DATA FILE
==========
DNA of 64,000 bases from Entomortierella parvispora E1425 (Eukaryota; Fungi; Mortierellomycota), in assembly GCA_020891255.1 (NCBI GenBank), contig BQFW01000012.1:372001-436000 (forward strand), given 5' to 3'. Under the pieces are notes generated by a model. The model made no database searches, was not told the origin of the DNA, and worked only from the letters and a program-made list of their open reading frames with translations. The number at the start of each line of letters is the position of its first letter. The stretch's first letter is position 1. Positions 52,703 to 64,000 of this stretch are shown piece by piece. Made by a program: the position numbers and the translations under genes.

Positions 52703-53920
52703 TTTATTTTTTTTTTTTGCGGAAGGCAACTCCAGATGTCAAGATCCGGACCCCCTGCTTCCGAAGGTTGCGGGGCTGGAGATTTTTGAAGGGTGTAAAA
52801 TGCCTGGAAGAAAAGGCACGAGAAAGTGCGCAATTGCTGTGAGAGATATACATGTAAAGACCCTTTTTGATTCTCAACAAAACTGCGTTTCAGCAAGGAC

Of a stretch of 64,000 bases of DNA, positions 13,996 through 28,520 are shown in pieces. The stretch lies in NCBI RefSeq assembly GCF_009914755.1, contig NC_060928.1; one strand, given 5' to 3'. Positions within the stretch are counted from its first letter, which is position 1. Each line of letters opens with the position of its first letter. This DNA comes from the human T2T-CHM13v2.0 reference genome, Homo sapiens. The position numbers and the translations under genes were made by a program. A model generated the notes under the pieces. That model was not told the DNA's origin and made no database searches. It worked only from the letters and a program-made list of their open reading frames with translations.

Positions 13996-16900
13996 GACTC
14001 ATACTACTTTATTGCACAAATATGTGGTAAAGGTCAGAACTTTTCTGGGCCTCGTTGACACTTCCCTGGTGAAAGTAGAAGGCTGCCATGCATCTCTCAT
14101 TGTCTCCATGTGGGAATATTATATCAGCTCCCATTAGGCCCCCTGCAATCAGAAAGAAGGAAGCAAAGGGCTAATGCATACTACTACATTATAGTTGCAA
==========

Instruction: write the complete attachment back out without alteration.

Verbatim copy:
DNA of 64,000 bases from Entomortierella parvispora E1425 (Eukaryota; Fungi; Mortierellomycota), in assembly GCA_020891255.1 (NCBI GenBank), contig BQFW01000012.1:372001-436000 (forward strand), given 5' to 3'. Under the pieces are notes generated by a model. The model made no database searches, was not told the origin of the DNA, and worked only from the letters and a program-made list of their open reading frames with translations. The number at the start of each line of letters is the position of its first letter. The stretch's first letter is position 1. Positions 52,703 to 64,000 of this stretch are shown piece by piece. Made by a program: the position numbers and the translations under genes.

Positions 52703-53920
52703 TTTATTTTTTTTTTTTGCGGAAGGCAACTCCAGATGTCAAGATCCGGACCCCCTGCTTCCGAAGGTTGCGGGGCTGGAGATTTTTGAAGGGTGTAAAA
52801 TGCCTGGAAGAAAAGGCACGAGAAAGTGCGCAATTGCTGTGAGAGATATACATGTAAAGACCCTTTTTGATTCTCAACAAAACTGCGTTTCAGCAAGGAC

Of a stretch of 64,000 bases of DNA, positions 13,996 through 28,520 are shown in pieces. The stretch lies in NCBI RefSeq assembly GCF_009914755.1, contig NC_060928.1; one strand, given 5' to 3'. Positions within the stretch are counted from its first letter, which is position 1. Each line of letters opens with the position of its first letter. This DNA comes from the human T2T-CHM13v2.0 reference genome, Homo sapiens. The position numbers and the translations under genes were made by a program. A model generated the notes under the pieces. That model was not told the DNA's origin and made no database searches. It worked only from the letters and a program-made list of their open reading frames with translations.

Positions 13996-16900
13996 GACTC
14001 ATACTACTTTATTGCACAAATATGTGGTAAAGGTCAGAACTTTTCTGGGCCTCGTTGACACTTCCCTGGTGAAAGTAGAAGGCTGCCATGCATCTCTCAT
14101 TGTCTCCATGTGGGAATATTATATCAGCTCCCATTAGGCCCCCTGCAATCAGAAAGAAGGAAGCAAAGGGCTAATGCATACTACTACATTATAGTTGCAA